To Create a New World? American Presidents and the United Nations

By John Allphin Moore Jr.; Jerry Pubantz | Go to book overview

interests" in the Persian Gulf region. 59 Finally, he suspended SALT II from consideration by the Senate, effectively ending his tireless pursuit of an arms agreement. The failure to ratify SALT and to pursue even more far-reaching agreements on nuclear arms control was, the president said, "the most profound disappointment of my presidency." 60 This peace-loving man's goals for accommodation with the Soviet Union were a shambles. The cold war, which he had hoped and believed was over, was back in full force.

In the altered international atmosphere, the president turned to the United Nations, where he proceeded to push hard for a condemnation of the invaders. Immediately after the incursion, fifty-two member states requested a meeting of the Security Council. The gathering took place on January 5-9, 1980, but because the Soviets held the veto, the Council was unable to act on an overwhelmingly approved resolution deploring the invasion.

Once again using the "Uniting for Peace" procedure, first devised during the Korean War, supporters carried the condemnatory resolution to the General Assembly. It "strongly" deplored the armed intervention, insisted on an "immediate withdrawal" of Russian forces, and called on the Security Council to consider all ways and means to see to the resolution's implementation. In the great hall of the General Assembly, on January 14, the resolution passed by a vote of 104 to 18, with 18 abstentions. The only negative votes were from the USSR and its closest allies. The Chinese delegation—both in the Security Council and later in the General Assembly—supported the United States' position. 61 As the president later remarked, "This was the first time such an action had ever been taken against one of the leading nations of the world." 62 It may be worth noting that by 1988 the Soviet Union had met all the conditions of the resolution and had left Afghanistan. But that is a later story.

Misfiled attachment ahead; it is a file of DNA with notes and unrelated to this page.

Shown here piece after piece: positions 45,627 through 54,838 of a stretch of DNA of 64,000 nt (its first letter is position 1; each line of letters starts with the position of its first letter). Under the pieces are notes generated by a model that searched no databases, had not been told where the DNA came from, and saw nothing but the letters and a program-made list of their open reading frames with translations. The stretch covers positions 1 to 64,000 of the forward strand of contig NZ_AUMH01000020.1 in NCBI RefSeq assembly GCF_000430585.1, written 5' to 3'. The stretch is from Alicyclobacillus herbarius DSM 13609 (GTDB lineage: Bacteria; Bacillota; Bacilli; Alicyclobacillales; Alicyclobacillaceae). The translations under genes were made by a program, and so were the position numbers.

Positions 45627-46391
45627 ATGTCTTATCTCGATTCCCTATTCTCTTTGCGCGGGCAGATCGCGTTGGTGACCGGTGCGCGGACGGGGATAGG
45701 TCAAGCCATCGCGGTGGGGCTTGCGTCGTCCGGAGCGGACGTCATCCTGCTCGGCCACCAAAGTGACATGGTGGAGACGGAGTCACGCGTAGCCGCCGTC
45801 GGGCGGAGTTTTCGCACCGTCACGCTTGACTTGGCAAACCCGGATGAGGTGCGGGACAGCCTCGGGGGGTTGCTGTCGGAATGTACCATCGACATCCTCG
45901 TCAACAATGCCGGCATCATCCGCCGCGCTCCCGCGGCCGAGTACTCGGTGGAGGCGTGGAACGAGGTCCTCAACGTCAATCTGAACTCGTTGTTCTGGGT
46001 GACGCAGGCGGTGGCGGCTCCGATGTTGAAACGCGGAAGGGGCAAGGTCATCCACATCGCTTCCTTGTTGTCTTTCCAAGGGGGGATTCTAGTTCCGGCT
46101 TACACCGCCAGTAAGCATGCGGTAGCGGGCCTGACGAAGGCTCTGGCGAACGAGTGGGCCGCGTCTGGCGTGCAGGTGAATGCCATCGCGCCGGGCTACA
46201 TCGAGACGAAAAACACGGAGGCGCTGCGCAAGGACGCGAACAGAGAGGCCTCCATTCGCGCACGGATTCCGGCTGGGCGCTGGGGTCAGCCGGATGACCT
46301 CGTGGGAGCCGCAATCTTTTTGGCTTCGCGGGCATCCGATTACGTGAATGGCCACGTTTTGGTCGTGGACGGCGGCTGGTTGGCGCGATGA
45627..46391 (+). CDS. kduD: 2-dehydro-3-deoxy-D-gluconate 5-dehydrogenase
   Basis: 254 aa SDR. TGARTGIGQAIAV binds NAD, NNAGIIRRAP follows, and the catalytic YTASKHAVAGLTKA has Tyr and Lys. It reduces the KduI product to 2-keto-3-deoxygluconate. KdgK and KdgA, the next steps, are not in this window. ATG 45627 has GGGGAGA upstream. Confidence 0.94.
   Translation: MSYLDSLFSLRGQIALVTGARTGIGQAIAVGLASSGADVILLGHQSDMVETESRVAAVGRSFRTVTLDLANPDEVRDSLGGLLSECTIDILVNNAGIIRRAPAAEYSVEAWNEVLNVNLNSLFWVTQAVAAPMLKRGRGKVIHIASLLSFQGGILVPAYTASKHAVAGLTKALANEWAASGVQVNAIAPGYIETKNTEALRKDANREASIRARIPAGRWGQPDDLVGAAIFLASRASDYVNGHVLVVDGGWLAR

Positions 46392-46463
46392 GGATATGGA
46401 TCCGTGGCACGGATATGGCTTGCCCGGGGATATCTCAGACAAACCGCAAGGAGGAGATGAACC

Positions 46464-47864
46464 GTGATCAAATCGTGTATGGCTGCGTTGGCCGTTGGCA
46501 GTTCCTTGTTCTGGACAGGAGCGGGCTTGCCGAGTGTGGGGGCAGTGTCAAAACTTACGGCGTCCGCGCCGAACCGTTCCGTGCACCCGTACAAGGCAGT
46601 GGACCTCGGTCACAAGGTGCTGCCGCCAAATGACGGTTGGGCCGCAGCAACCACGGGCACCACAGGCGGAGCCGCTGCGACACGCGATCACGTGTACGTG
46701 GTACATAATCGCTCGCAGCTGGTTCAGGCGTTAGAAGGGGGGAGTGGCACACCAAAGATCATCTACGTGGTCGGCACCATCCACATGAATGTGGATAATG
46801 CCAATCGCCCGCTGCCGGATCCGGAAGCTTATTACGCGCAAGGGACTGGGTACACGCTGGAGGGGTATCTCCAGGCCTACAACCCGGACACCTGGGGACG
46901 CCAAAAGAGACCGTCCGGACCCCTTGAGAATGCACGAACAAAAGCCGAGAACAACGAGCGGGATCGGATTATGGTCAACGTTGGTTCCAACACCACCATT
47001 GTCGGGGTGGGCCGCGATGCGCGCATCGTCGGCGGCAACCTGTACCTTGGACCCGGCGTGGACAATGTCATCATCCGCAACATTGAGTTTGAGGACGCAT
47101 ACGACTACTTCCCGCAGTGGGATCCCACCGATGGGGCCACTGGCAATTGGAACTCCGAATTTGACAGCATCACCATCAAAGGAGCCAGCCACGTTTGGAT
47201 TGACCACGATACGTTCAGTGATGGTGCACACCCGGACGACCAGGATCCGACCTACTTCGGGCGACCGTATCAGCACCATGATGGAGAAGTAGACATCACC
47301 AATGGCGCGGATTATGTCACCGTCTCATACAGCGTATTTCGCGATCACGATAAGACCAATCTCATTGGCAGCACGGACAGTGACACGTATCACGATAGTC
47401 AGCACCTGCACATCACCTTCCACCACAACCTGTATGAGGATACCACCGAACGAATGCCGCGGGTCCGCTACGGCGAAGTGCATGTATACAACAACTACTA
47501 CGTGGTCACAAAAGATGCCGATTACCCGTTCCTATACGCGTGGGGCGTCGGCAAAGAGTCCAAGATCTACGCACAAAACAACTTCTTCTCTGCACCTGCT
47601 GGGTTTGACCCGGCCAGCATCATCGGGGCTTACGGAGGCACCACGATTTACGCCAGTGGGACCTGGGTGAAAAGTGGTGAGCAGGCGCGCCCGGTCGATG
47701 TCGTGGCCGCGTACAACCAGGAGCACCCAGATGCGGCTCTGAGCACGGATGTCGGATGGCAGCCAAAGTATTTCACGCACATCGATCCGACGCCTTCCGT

Breakthrough at Camp David

Among the flurry of activities Carter pursued in the early days of his term, none was more important to him than his Middle East strategy.

____________________
59
PPP, 1980- 1981, II, 194-202, see particularly 197.
60
Carter, Keeping Faith, 265.
61
YUN, 1980, 299, 307.
62
Carter, Keeping Faith, 475.

-234-

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